Governing (Through) Affect: A Social Semiotic Perspective of Affective Governance in Singapore

  • Carl Jon Way NgEmail author
Part of the The M.A.K. Halliday Library Functional Linguistics Series book series (TMAKHLFLS)


Singapore is sometimes thought of as the technocratic state par excellence, with the government regularly invoking its supposed track record of pragmatic, rational policy-making and cautioning against the dangers of populist politics. Despite this, developments in Singaporean governance have not been exempt from the trend of the affectivization of politics and government observed in many other polities, though not necessarily with the same specific contours or to the same degrees. This has had an effect on the way government policy and agenda are presented to Singaporeans and how the political leadership communicates with and marshals the support of Singaporeans in general. Such governance implicates affective dynamics on the part of citizen-consumers as well as politicians, bureaucrats and other government-related actors fronting and implementing policies and programmes. This constitutes a form of affective governance where particular kinds of affect are cultivated and managed in the interest of governing and mobilizing citizens. In this chapter, I examine how this affective governance plays out discursively in the context of Singapore’s broader neoliberal-oriented governance, focusing on discourse and communication related to (the promotion of) government policy and programmes in (higher) education, skills and lifelong learning. Adopting a multimodal discourse-analytic approach that considers both linguistic and visual semiotizations, the analysis considers how affect is marshalled in and through this discourse, as well as how particular affective subjectivities are valorized in process.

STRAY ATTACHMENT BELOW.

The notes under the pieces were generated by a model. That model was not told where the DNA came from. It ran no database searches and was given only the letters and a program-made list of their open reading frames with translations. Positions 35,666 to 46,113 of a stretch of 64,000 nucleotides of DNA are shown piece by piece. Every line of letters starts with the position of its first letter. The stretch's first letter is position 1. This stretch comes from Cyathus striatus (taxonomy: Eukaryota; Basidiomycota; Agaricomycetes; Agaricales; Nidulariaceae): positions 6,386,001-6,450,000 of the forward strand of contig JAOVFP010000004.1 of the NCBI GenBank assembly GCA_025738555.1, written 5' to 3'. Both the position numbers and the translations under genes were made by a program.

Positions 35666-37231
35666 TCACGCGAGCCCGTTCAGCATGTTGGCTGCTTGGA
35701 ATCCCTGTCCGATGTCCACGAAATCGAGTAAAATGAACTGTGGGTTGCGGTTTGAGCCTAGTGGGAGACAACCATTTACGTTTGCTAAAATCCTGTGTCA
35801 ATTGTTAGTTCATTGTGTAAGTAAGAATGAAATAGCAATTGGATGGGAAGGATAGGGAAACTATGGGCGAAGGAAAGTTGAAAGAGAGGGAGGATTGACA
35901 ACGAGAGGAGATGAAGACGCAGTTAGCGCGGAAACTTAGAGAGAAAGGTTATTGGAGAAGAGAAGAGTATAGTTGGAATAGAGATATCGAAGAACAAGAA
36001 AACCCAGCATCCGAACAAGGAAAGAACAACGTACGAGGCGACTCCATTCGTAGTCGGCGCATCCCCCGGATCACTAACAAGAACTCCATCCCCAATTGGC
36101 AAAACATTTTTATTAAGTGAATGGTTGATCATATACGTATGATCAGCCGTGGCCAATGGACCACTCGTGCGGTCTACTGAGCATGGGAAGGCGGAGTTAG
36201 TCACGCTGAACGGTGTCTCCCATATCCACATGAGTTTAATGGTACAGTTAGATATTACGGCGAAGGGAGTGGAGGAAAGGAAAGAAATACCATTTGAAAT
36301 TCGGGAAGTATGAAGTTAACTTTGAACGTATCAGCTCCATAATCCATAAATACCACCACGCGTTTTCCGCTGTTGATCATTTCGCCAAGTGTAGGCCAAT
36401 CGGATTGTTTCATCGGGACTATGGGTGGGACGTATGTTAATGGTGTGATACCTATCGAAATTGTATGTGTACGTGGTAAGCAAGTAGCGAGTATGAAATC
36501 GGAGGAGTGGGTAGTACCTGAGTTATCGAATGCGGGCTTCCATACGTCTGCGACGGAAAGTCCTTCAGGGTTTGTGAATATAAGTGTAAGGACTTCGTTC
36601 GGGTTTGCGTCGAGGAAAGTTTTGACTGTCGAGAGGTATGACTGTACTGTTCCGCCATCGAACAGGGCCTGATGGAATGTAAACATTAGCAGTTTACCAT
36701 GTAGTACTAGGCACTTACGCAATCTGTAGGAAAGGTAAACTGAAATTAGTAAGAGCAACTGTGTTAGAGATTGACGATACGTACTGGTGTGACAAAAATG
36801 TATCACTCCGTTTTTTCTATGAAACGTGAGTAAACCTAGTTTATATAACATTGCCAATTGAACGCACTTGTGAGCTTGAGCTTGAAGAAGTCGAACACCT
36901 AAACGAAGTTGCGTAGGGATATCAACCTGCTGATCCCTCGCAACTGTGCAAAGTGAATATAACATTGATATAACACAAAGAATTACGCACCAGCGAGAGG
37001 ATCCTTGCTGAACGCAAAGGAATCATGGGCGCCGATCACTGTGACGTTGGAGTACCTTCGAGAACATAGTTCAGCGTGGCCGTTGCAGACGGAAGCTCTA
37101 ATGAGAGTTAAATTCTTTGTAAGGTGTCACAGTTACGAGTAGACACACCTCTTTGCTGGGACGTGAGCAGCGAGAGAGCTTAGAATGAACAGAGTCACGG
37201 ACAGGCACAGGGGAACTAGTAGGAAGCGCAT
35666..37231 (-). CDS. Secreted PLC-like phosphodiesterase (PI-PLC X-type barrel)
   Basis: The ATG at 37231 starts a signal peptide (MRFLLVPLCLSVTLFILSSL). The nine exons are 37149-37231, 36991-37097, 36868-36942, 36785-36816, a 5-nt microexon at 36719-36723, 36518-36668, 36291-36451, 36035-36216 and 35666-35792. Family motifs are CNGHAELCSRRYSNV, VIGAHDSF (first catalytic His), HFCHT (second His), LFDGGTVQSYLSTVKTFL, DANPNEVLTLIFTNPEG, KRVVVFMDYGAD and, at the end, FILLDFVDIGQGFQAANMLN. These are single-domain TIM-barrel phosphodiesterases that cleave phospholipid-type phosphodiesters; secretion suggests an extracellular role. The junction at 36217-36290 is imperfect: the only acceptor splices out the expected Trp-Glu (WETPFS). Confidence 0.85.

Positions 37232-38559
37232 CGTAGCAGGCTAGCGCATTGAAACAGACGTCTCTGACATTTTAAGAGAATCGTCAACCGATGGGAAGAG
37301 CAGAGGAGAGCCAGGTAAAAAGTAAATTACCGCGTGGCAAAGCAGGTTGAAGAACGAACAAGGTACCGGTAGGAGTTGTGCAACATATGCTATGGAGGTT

Governance Affect Neoliberalism Policy Multimodality Singapore 


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© Springer Nature Singapore Pte Ltd. 2019

Authors and Affiliations

  1. 1.City University of Hong KongKowloon TongHong Kong

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